Commentary: Cities should fess up about taxes and pensions
California’s political leaders don’t have to look very far to find a stark example of the pension cost crisis facing the state’s 482 cities.
Three blocks from the Capitol, in Sacramento’s city hall, Mayor Darrell Steinberg – a former leader of the state Senate – and other officials are seeing pension costs skyrocket.
“Over the past nine years, the city’s pension expense has increased by 28 percent or $14.5 million,” says a passage in the city’s 2017-18 budget. “Over the next eight years, the city’s pension cost is expected to more than double what is currently paid.”
The California Public Employees Retirement System (CalPERS), which handles pensions for virtually all Sacramento city employees, says in its most recent “actuarial evaluations” that the city’s costs will rise from $92.8 million in 2018-19 to $159.4 million by 2024-25, a $66.6 million increase.
Keep that number in mind, because it bears an uncanny resemblance to another figure.
Immediately after explaining the rising pension costs, the city’s budget talks about Measure U, a half-cent increase in the sales tax that city voters approved in 2012 and that will expire next year.
Based on current retail sales activity in the city – $6.4 billion in 2016, the last year for which complete data are available – the half-cent tax now generates about $32 million a year, mostly dedicated to police and fire services.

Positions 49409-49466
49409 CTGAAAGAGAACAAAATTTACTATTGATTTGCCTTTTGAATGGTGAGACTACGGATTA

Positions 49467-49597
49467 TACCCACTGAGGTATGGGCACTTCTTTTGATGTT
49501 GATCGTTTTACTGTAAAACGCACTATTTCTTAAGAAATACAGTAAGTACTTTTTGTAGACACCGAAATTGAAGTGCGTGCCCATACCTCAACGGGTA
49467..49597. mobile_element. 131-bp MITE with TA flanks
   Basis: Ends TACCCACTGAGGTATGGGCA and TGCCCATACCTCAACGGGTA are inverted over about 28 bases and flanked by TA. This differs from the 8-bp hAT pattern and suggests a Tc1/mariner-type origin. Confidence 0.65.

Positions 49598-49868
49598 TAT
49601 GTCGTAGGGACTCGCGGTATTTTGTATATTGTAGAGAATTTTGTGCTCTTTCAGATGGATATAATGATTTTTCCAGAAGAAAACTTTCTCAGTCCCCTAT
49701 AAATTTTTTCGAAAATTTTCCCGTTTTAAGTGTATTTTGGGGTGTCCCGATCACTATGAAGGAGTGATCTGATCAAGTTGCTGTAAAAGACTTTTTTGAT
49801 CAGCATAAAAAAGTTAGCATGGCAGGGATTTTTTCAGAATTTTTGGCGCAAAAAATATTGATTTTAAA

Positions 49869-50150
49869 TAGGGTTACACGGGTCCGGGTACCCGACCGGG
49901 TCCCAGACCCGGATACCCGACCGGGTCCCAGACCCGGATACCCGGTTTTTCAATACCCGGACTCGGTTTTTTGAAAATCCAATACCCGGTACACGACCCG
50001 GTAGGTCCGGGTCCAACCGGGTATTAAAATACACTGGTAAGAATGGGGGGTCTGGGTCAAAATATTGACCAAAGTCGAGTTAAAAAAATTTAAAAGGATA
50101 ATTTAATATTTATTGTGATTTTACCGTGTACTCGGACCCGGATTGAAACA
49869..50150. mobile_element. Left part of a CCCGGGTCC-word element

City officials not only want to ask voters to renew that tax, but Mayor Steinberg and other officials may ask them to double it to a full cent, which would raise at least $66 million a year as taxable sales rise.
Sound familiar? It’s very close to the projected increase in the city’s annual pension costs, driven primarily by those for police officers and firefighters. By 2024, CalPERS projects, Sacramento will be paying 61 cents into the pension fund for every dollar of police and fire salaries, up from 43 cents in 2018-19. For non-safety “miscellaneous” employees, payments will rise from 19 cents per $1 of payroll to nearly 28 cents.
Of course, rising pension costs aren’t being mentioned as a reason why the city may be asking its voters to pay more taxes.
During his State of the City address in January, Steinberg talked about creating a multibillion-dollar fund to pay for infrastructure, affordable housing, cultural amenities and incentives to attract new business.
“With more capital, we can direct and lead more of the change we want to see,” Steinberg said.
He said money for the new city improvement fund would come from a new tax and/or sale of unneeded city property.
Facts, however, are facts.
CalPERS is making ever-increasing demands on Sacramento and other local governments for more money to prop up its trust fund, which has scarcely two-thirds of the money it needs to meet current pension promises.
The City of Sacramento’s two CalPERS accounts are similarly short, with the police/fire system just 66.5 percent funded and the one for other employees only slightly better at 70.8 percent, its actuarial statements say.
Renewal of Sacramento’s expiring half-cent tax would cover perhaps half of the projected increase in annual pension costs, but crowd out other services the tax now finances. Were voters to double it to a full cent, virtually every new dollar it generated would be needed to pay increased CalPERS demands.
Asking voters to raise taxes for popular services without mentioning rising pension costs has become a common tactic in California’s cities.
The League of California Cities has raised the alarm about “unsustainable levels” of pension costs. Isn’t it time for the cities themselves to be truthful when they ask voters for new taxes? And isn’t Sacramento the right place to begin the truth-telling?